That was up from 6 percent of offers the same time last year and just 1 percent of offers two years ago, LendingTree says.

Meanwhile, the number of lenders quoting non-Federal Housing Administration loans with 5 percent to 10 percent downpayments on Zillow Mortgage Marketplace is almost double what it was two years ago, Zillow says.

The growth of the availability of low-downpayment loans is notable in that, following the housing bust, those consumers had little choice outside of generally higher-cost loans from the FHA. “For years, it’s been FHA or nothing,” for the low-downpayment borrower, says Guy Cecala, publisher of Inside Mortgage Finance. “This shift is a sign that mortgage origination is loosening up.”

But the industry is still a long way from the easy-lending standards that caused the housing bust. Borrowers now must show a strong credit history and documented income to get loans, Cecala says.

Several factors are driving more low-downpayment loans outside of the FHA, including:

• Higher FHA costs. While the FHA requires just 3.5 percent down, its annual insurance premiums have more than doubled in the past two years. The last increase took hold April 1.

The higher costs are “causing a shift back toward conventional loans,” says Cameron Findlay, chief economist at Discover Home Loans.

Following the latest rate increase, FHA applications for home loans fell by almost 14 percent for the week ended April 5 while applications for conventional loans rose more than 5 percent, the Mortgage Bankers Association says.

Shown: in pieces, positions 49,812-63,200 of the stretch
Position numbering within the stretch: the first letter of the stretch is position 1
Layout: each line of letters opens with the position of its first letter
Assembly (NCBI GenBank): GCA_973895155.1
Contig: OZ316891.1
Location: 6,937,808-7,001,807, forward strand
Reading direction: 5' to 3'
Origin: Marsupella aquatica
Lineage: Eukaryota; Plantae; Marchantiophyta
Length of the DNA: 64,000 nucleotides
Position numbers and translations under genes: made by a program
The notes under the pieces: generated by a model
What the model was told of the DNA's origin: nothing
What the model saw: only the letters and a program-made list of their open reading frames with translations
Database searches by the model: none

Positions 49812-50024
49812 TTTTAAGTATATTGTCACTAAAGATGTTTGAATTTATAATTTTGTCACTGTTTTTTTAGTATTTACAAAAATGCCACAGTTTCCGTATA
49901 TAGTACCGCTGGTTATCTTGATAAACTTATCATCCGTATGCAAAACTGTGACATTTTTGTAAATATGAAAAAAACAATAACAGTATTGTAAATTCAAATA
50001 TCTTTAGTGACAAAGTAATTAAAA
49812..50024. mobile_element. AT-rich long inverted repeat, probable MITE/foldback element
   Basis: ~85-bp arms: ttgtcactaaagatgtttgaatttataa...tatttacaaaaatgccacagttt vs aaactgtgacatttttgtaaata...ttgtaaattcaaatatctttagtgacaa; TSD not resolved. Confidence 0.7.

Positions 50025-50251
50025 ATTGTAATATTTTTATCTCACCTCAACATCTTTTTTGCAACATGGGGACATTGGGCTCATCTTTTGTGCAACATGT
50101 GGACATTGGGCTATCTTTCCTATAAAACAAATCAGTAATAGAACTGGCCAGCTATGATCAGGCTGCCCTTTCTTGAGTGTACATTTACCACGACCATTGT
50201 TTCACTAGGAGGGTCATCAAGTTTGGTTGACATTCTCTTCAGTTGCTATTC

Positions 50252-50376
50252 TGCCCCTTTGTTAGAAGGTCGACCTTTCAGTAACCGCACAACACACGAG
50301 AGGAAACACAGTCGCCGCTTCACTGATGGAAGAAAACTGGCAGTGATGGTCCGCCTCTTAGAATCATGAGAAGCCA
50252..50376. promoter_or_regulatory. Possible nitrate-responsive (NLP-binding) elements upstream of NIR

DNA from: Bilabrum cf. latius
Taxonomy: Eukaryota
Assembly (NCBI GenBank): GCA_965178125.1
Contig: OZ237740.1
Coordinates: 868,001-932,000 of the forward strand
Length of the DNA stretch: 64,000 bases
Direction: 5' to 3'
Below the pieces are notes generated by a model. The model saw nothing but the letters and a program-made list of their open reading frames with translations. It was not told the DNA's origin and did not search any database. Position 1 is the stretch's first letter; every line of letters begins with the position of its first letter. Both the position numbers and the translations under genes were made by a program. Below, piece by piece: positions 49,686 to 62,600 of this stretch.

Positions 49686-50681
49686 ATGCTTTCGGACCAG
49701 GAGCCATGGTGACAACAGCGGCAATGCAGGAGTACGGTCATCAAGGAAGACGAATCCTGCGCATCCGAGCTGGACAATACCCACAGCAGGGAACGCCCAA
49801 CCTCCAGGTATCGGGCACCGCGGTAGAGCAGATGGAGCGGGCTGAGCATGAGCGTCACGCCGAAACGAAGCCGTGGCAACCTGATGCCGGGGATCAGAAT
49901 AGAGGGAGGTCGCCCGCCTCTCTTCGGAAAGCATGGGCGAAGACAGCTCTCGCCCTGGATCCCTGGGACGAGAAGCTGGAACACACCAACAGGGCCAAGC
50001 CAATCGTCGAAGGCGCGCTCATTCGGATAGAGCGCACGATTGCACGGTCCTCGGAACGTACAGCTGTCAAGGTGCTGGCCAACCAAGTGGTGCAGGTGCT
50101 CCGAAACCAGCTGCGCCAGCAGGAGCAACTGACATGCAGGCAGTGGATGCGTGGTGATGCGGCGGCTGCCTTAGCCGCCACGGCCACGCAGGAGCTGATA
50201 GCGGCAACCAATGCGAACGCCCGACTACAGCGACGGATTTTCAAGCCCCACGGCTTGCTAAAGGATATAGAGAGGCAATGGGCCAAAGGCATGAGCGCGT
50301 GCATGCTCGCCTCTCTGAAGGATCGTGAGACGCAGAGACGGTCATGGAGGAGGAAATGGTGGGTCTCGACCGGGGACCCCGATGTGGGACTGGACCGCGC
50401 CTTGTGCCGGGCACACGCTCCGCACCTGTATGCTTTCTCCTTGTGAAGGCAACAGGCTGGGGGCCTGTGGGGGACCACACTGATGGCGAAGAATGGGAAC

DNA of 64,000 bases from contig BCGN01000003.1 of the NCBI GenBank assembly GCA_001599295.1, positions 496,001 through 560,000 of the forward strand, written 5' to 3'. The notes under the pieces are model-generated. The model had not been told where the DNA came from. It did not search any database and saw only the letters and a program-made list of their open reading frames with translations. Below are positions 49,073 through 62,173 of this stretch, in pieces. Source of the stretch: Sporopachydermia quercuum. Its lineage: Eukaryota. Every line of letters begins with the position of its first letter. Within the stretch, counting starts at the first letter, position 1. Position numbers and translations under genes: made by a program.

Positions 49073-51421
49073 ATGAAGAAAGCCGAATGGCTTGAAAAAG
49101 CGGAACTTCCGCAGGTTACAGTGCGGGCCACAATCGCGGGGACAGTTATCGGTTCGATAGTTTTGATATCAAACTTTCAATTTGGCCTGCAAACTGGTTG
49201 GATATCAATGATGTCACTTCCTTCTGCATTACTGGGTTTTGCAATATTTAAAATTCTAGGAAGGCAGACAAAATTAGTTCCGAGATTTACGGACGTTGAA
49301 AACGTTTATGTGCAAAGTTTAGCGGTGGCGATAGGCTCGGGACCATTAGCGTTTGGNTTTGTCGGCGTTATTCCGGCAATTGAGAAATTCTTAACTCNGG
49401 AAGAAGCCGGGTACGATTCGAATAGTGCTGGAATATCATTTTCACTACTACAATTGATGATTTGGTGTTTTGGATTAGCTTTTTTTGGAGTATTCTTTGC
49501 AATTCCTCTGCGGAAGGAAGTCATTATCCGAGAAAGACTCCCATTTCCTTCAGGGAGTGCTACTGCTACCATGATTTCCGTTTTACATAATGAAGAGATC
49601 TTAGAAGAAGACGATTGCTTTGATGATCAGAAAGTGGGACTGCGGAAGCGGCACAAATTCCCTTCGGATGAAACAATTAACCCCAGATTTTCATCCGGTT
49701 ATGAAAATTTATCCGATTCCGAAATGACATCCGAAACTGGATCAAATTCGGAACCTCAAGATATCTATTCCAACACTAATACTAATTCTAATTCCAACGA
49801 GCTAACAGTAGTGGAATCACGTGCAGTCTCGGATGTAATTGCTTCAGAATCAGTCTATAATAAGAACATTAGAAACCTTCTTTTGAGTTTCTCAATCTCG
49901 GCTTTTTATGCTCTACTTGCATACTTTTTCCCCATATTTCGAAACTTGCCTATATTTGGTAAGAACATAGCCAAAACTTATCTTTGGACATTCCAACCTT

• A rebounding private mortgage insurance industry. Lenders generally don’t make loans that they can’t resell to mortgage giants Fannie Mae or Freddie Mac. While Fannie Mae will buy a loan with as little as 3 percent down, and Freddie Mac at 5 percent, loans with less than 20 percent down require borrowers to also get private mortgage insurance.

When the housing market crashed, the private mortgage industry lost billions and such insurance was tough to get. Now, the industry is on the rebound and the cost for insurance for borrowers with higher credit scores has dropped. As such, more home loan borrowers are finding it a better financial move not to put 20 percent down and instead pay for the insurance, says Matt Johnson, loan officer at Sterling Bank in Seattle.

Rising home prices have also helped lenders get more comfortable with low-downpayment loans.

The growth of lower downpayments is also reflected in Fannie Mae’s portfolio. In the first quarter of 2012, downpayments between 3 percent and 10 percent accounted for 15 percent of Fannie’s home purchase loan business. That rose to 18 percent in the third quarter.

The borrowers are still high quality. Last year, home loans acquired by Fannie Mae with less than 20 percent downpayments originated from borrowers with an average FICO score of 755, Fannie Mae says. Scores of 740 or higher are generally needed to get the best pricing on home loans.

Copyright © USA TODAY 2013